Five new giant radio galaxies are observed in the field of Abell 1682 where we find optical hosts with either photometric or spectroscopic redshifts in SDSS (that are not cluster members). They have physical sizes and luminosities (at 150 MHz) of: 2.86 ± 0.55 Mpc, (FR-II); 0.68 ± 0.20 Mpc, (FR-II); 2.07 ± 0.18 Mpc, 3.04 ± 0.46 × 1026 W Hz−1 (FR-I); 1.27 ± 0.22 Mpc, 24.2 ± 3.6 mJy (FR-I); and 1.08 ± 0.36 Mpc, (FR-II). Furthermore, we find a giant remnant radio galaxy on the outskirts of Abell 1682 (associated with a cluster member) with a physical size of 1.29 ± 0.29 Mpc, and a luminosity of .


1

See https://github.com/saopicc for kMS and DDFacet, and https://github.com/mhardcastle/ddf-pipeline for the associated LoTSS-DR1 pipeline.

Acknowledgments

We thank the referee for providing valuable comments helping to improve the clarity and interpretation of the science in this paper. A.O.C gives thanks to Ben Stappers for providing extensive comments on this paper as part of his PhD thesis. A.O.C, A.M.M.S, and T.M.C gratefully acknowledge support from the European Research Council under grant ERC-2012-StG-307215 LODESTONE. A.B gratefully acknowledges support from the European Research Council under grant ERC-StG-714245 DRANOEL, n. 714245, and from the MIUR grant FARE SMS. RJvW acknowledges support from the ERC Advanced Investigator programme NewClusters 321271 and the VIDI research programme with project number 639.042.729, which is financed by the Netherlands Organisation for Scientific Research (NWO). LOFAR, the Low Frequency Array designed and constructed by ASTRON, has facilities in several countries that are owned by various parties (each with their own funding sources), and that are collectively operated by the International LOFAR Telescope (ILT) foundation under a joint scientific policy. This research has made use of the NASA/IPAC Extragalactic Database (NED) which is operated by the Jet Propulsion Laboratory, California Institute of Technology, under contract with the National Aeronautics and Space Administration. This research made use of Numpy (Oliphant 2006), APLpy (an open-source plotting package for Python; Robitaille & Bressert 2012), Matplotlib (Hunter 2007), and the cosmology calculator published in Wright (2006). Funding for the Sloan Digital Sky Survey IV has been provided by the Alfred P. Sloan Foundation, the U.S. Department of Energy Office of Science, and the Participating Institutions. SDSS-IV acknowledges support and resources from the Center for High-Performance Computing at the University of Utah. The SDSS web site is www.sdss.org. SDSS-IV is managed by the Astrophysical Research Consortium for the Participating Institutions of the SDSS Collaboration including the Brazilian Participation Group, the Carnegie Institution for Science, Carnegie Mellon University, the Chilean Participation Group, the French Participation Group, Harvard-Smithsonian Center for Astrophysics, Instituto de Astrofísica de Canarias, The Johns Hopkins University, Kavli Institute for the Physics and Mathematics of the Universe (IPMU)/University of Tokyo, Lawrence Berkeley National Laboratory, Leibniz Institut für Astrophysik Potsdam (AIP), Max-Planck-Institut für Astronomie (MPIA Heidelberg), Max-Planck-Institut für Astrophysik (MPA Garching), Max-Planck-Institut für Extraterrestrische Physik (MPE), National Astronomical Observatory of China, New Mexico State University, New York University, University of Notre Dame, Observatário Nacional/MCTI, The Ohio State University, Pennsylvania State University, Shanghai Astronomical Observatory, United Kingdom Participation Group, Universidad Nacional Autónoma de México, University of Arizona, University of Colorado Boulder, University of Oxford, University of Portsmouth, University of Utah, University of Virginia, University of Washington, University of Wisconsin, Vanderbilt University, and Yale University.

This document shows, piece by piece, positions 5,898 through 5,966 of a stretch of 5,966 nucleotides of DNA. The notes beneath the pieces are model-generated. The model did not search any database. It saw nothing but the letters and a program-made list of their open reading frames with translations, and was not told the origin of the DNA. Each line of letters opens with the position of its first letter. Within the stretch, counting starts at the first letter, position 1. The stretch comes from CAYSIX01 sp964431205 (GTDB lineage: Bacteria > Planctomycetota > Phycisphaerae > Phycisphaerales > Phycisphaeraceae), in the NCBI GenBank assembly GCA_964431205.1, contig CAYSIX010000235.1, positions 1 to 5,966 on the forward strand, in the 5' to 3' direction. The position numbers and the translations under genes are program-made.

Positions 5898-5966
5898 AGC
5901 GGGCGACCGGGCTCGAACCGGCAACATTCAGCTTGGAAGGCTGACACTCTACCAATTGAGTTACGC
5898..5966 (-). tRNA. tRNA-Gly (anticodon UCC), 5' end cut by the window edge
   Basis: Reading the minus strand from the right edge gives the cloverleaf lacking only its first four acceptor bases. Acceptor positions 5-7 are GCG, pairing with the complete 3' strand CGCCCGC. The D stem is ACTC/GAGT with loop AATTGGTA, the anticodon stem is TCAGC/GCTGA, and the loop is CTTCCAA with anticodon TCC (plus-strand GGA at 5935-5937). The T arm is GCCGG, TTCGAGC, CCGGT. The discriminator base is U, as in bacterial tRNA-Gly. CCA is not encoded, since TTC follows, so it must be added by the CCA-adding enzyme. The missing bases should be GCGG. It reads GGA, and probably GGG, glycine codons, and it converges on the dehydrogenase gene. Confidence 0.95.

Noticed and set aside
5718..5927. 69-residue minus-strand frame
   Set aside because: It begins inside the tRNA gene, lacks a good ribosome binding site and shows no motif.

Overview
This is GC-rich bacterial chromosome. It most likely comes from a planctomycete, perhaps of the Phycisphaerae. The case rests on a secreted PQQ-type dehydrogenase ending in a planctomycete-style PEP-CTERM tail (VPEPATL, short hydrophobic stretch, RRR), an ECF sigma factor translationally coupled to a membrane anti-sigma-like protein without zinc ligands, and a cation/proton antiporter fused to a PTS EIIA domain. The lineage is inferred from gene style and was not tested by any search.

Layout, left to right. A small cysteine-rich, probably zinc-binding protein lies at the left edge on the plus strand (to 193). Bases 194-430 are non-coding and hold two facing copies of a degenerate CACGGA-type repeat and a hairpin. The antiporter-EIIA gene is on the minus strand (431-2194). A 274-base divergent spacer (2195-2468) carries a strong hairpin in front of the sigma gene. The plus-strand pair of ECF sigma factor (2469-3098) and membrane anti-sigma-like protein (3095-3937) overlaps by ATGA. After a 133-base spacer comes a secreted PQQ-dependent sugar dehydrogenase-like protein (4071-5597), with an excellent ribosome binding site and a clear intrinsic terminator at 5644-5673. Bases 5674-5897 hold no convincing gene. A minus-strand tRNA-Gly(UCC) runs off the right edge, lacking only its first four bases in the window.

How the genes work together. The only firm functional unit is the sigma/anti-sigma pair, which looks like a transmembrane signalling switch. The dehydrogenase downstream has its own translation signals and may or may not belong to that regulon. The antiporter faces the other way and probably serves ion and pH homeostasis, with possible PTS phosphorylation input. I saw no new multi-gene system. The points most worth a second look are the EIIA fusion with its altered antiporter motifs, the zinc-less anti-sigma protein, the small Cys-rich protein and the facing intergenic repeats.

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All Figures

thumbnail Fig. 1.

Left: dots showing all galaxies identified in the region from SDSS, with the corresponding galaxy density shown by filled contours. Red crosses denote the centre of mass of the sub-clusters identified by Dahle et al. (2002). Right: SDSS composite image from bands g, r, i within the area shown by the white square in the left plot. The two brightest galaxies are labelled, where BCG-A (13:06:49.99, +46:33:33.35) has a redshift of 0.232, and and BCG-B (13:06:45.69, +46:33:30.74) has a redshift of 0.218. The width of the dashed circles around galaxies with photometric redshifts is proportional to the error on the measurement, where they start at 4% and get thinner as the error increases. The maximum photometric error is 50%.

Open with DEXTER
In the text
thumbnail Fig. 2.

Stacked histogram of galaxies with photometric and spectroscopic redshifts within a 6′ radius around A1682. The redshift of A1682 is calculated as the average of BCG-A and BCG-B, which aligns well with the peak of the histogram.

Open with DEXTER
In the text
thumbnail Fig. 3.